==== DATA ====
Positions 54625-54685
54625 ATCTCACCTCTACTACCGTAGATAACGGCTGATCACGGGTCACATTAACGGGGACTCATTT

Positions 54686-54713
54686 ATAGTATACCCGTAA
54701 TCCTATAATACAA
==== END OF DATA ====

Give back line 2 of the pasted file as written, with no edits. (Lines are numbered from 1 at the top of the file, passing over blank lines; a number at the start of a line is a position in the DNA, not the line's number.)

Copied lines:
54625 ATCTCACCTCTACTACCGTAGATAACGGCTGATCACGGGTCACATTAACGGGGACTCATTT